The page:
KJEMI nr. 5 - 2019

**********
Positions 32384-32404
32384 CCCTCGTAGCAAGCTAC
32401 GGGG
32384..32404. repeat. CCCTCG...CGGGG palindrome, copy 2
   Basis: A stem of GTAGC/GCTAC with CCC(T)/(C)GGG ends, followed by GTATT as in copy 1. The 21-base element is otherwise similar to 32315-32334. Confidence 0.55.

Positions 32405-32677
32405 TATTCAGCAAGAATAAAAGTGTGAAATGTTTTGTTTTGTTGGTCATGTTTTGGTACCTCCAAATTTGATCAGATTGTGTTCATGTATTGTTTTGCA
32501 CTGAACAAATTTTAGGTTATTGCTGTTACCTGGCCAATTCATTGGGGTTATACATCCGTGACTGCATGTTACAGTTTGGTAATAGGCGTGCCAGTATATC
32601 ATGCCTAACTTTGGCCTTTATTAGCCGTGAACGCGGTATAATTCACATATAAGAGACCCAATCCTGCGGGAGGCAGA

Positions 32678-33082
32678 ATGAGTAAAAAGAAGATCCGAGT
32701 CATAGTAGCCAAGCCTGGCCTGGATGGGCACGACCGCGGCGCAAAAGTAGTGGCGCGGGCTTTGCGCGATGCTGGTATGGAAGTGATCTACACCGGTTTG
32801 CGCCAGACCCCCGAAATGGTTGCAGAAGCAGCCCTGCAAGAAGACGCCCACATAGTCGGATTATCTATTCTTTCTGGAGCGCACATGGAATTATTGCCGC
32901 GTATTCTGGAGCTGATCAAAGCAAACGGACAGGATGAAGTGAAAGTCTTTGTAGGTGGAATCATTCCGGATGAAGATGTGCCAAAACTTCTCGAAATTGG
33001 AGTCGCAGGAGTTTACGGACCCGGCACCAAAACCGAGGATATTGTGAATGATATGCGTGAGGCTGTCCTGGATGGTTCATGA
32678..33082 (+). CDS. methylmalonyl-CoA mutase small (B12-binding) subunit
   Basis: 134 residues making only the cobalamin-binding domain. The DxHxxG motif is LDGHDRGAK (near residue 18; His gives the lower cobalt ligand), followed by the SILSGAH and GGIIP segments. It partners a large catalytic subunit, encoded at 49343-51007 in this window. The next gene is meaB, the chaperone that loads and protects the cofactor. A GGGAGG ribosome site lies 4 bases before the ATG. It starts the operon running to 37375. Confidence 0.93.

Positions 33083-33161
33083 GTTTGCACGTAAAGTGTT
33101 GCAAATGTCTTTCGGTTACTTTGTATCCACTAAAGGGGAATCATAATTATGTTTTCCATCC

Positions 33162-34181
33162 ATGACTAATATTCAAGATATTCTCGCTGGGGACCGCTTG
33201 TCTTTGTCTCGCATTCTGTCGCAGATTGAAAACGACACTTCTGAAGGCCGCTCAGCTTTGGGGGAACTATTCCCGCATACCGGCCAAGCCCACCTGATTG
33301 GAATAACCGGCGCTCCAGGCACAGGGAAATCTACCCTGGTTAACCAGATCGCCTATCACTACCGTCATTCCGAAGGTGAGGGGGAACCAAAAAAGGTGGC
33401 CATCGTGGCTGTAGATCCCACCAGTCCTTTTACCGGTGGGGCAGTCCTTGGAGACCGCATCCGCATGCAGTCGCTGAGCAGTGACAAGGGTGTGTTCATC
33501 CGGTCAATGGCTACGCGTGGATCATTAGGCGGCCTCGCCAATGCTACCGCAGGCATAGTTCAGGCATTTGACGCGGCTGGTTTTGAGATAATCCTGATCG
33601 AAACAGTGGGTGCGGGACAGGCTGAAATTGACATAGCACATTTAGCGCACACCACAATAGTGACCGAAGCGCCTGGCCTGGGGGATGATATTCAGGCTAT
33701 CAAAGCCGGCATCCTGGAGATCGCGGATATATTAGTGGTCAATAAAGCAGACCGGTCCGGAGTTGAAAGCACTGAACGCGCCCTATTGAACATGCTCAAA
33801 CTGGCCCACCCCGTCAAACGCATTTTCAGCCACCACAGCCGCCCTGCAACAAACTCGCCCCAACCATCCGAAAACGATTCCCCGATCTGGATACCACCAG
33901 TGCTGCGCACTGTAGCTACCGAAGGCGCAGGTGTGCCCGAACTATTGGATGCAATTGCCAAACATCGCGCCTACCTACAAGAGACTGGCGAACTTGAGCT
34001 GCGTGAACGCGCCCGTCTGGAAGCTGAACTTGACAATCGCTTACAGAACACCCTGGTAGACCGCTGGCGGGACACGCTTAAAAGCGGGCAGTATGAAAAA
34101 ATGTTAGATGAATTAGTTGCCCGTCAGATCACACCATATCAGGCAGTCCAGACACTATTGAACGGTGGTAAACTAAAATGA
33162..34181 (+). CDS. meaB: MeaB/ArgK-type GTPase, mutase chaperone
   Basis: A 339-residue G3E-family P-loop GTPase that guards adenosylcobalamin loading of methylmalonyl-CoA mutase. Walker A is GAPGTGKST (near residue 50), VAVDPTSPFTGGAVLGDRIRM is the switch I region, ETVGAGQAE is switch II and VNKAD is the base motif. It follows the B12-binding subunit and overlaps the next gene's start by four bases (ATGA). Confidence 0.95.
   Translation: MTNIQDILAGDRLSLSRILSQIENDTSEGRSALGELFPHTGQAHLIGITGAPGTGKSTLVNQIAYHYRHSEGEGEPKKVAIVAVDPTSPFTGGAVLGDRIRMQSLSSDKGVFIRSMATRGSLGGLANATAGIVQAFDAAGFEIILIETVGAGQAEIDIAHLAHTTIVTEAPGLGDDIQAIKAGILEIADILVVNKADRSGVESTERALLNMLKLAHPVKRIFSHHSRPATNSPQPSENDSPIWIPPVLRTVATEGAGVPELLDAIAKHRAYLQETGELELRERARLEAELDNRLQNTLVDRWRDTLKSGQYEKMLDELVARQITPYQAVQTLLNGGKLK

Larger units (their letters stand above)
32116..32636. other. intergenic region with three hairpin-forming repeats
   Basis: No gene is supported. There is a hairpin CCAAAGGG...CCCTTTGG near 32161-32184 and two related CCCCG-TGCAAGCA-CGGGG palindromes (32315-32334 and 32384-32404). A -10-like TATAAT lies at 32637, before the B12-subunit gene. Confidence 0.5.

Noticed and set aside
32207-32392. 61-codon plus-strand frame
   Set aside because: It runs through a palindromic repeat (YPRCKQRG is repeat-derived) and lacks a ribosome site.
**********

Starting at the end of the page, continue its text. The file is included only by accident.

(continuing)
1 1 K J E M I 5 2 0 1 9 So, what happens to MPFs once they enter the environment? Immediately upon entering the marine environ- ment, MPFs are potentially exposed to a complex set of processes that influence where they go and how long they will stay there. You may have seen plastic items change colour or crack when outdoors over a long period of time. The same changes occur to MPFs when exposed to sunlight in the environment. MPFs will gradually increase in brittleness, crack and perhaps fade in colour. 16 Mechanical forces (e.g. waves, wind, interaction with sand or animals) may break the degraded, embrittled MPF into smaller fragments. 16,17 As fragmentation continues, nanoparticles (particles below 100 nm) may eventually be produced. 2 Even when working together under “optimal” conditions, these degradation processes happen very slowly. The rate of degradation and fragmentation is very much influenced by the specific environmental conditions into which the MPFs are released. For example, exposure to lots of UV from natural sunlight will increase the degradation rate, as will a high energy environment.18 However, if the MPFs quickly sink to the bottom of the ocean where there is low energy and no sunlight, degradati- on will occur slowly. 16,18 Importantly, different plastic types have different densities and chemical compositions, which affects whether the particles float or sink in the ocean and ultimately what degrada- tion processes might act upon them. Once they are in the sea, microbiota will colonise MPFs, they can attach to other types of natural particles and be re-packaged into faecal material when ingested. 2,19,20 All of these processes can change how they behave and where they are likely to travel. What happens to animals in environment when MPFs enter it? Marine organisms from zooplankton to larger mammals may directly or indirectly ingest MPFs. 21 MPFs will stay in the digestive system and are not thought to be taken up directly into the tissues of an animal. Little remains known about the toxicity of MPFs, but they may become trapped inside the gut of smaller organisms causing blockage and reducing their ability to feed properly. A recent study condu- cted in the UK and Norway showed that zooplankton ingested MPFs and this caused changes in their growth, behaviour and development. 22 Crucially, smaller MPF frag- ments formed through degradation might be able to accumulate inside organisms. Little is known about the impact of nanofragments on aquatic organisms but they appear to be able to cross biological membranes and accumulate in biological tissues (e.g. gills, lungs). 23,24 It is known that plastics can interact with other chemical pollutants already present in the marine environment. Much less is known about the huge variety of additive chemicals added to plastic products (including MPFs) during manufacturing to impart desirable properties. These chemicals can include UV stabilisers, flame retardants, dyes and intermediates such as bisphenol A (BPA). 25 Some of these compo- unds have proven toxicological effects. Some act as endocrine disrupting chemicals that interfere with normal hormone function in animals. In the marine environment, these potentially harmful chemicals can leach out of plastics and MPFs and become exposed to marine organisms. 26 Few studies have been conducted regarding the leaching of chemical additives from MPs and MPFs and this should be given an increased focus in future research. The Norwegian Research Council (NFR) funded project, MICROFIBRE is investigating the fate of environmental fate and behaviour of microplastic fibres (MPFs), as well as their potential for ingestion and toxicological effects on aquatic species. This project is partnered with a number of Norwegian textile producers who were kind enough to provide test materi- als. Part of this work, focusing on the degrada- tive fate of various MPFs in aquatic environ- ments was presented at MICRO2018 in Lanzarote and partially funded by Norsk Kjemisk Selskap, Faggruppe for Analytisk kjemi. To find more info about the project visit: https://www.sintef.no/en/projects/microfi- bre-evaluating-the-fate-effects-and-mitigat/ ● Figur_3: (Booth, A. M. et al. 2017)